eOne is diverting resources to television production and kids programming in order to stem the tide of falling film revenues.
Film Revenues Fall Further
Film output and revenue at eOne has been in decline since the acquisition of Summit Entertainment by Lionsgate. While most of the media attention is absorbed with eOne’s television expansion plans, it is important to note that 80% of eOne’s annual revenue is derived from film. Any transition into television production, distribution, and syndication will take years to generate the necessary revenue to supplement such large losses in film revenue.
eOne Revenue Breakdown
|Year||Film Revenue||All Revenue||Film %|
|*1/2 FY||in millions|
Behind or Ahead of Curve?
Recently, eOne has been extremely active in the television space. In January 2015, they acquired a 51% stake in the Mark Gordon Company and they don’t show any signs of slowing.
On December 16th 2015, a convoluted production and funding arrangement between eOne, Amblin TV, Dreamworks, and many others was announced. In an attempt to cash-in on the television boom, eOne is building a greater presence in the U.S. But is eOne’s rush into television too little too late?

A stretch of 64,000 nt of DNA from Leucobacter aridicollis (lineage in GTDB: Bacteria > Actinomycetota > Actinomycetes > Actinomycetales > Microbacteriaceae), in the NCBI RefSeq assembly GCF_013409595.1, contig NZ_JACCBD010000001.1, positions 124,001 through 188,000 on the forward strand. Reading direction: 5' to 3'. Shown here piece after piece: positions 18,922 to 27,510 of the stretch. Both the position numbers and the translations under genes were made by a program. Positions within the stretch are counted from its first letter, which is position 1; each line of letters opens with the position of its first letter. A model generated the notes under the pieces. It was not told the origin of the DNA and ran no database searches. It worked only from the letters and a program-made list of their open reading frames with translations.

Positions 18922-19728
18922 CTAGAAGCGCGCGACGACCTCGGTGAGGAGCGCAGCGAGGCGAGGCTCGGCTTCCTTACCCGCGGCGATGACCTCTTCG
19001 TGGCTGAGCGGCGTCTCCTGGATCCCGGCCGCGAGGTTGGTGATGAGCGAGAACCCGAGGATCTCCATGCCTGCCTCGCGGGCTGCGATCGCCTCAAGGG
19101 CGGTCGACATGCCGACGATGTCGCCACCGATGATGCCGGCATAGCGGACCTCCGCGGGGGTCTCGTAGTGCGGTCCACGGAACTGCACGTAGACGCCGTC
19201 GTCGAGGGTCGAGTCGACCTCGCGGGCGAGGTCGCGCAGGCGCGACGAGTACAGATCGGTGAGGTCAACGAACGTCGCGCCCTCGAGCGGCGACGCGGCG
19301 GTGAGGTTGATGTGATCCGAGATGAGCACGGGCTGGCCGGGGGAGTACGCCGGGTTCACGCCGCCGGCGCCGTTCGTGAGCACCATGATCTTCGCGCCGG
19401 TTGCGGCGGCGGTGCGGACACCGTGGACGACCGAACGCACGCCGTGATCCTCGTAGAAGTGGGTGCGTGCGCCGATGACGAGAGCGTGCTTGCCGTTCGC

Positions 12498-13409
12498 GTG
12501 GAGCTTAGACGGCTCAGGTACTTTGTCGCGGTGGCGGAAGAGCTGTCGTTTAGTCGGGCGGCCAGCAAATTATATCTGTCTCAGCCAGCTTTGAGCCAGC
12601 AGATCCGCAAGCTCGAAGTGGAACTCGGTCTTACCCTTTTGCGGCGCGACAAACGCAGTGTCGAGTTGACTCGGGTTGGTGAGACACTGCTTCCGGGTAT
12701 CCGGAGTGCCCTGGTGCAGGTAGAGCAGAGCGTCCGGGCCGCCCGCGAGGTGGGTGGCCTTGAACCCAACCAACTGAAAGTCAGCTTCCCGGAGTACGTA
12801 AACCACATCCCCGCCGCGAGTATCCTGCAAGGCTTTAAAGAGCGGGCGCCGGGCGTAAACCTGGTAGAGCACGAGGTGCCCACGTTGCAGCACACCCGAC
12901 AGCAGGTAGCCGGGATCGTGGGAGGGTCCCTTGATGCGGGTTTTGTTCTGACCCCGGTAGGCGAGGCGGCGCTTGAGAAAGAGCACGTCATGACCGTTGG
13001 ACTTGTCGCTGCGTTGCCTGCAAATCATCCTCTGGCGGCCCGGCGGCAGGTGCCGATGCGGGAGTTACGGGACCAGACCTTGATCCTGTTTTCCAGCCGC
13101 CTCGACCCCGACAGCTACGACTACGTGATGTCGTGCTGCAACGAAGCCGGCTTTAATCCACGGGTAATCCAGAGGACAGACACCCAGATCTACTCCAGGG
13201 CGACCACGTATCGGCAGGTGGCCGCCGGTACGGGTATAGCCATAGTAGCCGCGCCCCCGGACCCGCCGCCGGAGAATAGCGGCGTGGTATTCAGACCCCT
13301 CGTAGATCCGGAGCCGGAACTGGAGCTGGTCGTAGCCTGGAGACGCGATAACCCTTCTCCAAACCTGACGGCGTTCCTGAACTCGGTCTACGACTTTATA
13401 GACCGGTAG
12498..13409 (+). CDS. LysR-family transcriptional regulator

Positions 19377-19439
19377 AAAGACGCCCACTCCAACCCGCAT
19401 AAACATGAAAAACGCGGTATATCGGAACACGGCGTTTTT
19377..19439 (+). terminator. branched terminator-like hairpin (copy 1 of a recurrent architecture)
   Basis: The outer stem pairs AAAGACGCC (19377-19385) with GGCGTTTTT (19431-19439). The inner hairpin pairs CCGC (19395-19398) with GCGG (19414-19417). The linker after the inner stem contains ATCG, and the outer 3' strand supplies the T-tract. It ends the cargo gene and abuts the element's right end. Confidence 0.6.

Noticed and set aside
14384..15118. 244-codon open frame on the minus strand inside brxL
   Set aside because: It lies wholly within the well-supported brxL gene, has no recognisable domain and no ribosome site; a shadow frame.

With the expansion of OTT services, the volume of scripted series in the U.S. has nearly doubled since 2009, and the number of basic cable series’ have almost tripled. There is a television bubble growing that will sooner, rather than later, burst.
The SPC Advance Report includes licensed guarantees for 175 films released by Sony Pictures Classics, spanning all major genres.
40% Decline in Combined U.K. Receipts
This year, Lionsgate and eOne have each only generated $60 million in box office receipts, a five year low for both distributors. Combined, Lionsgate and eOne have accounted for the lowest proportion of box office marketshare in the U.K. since 2011.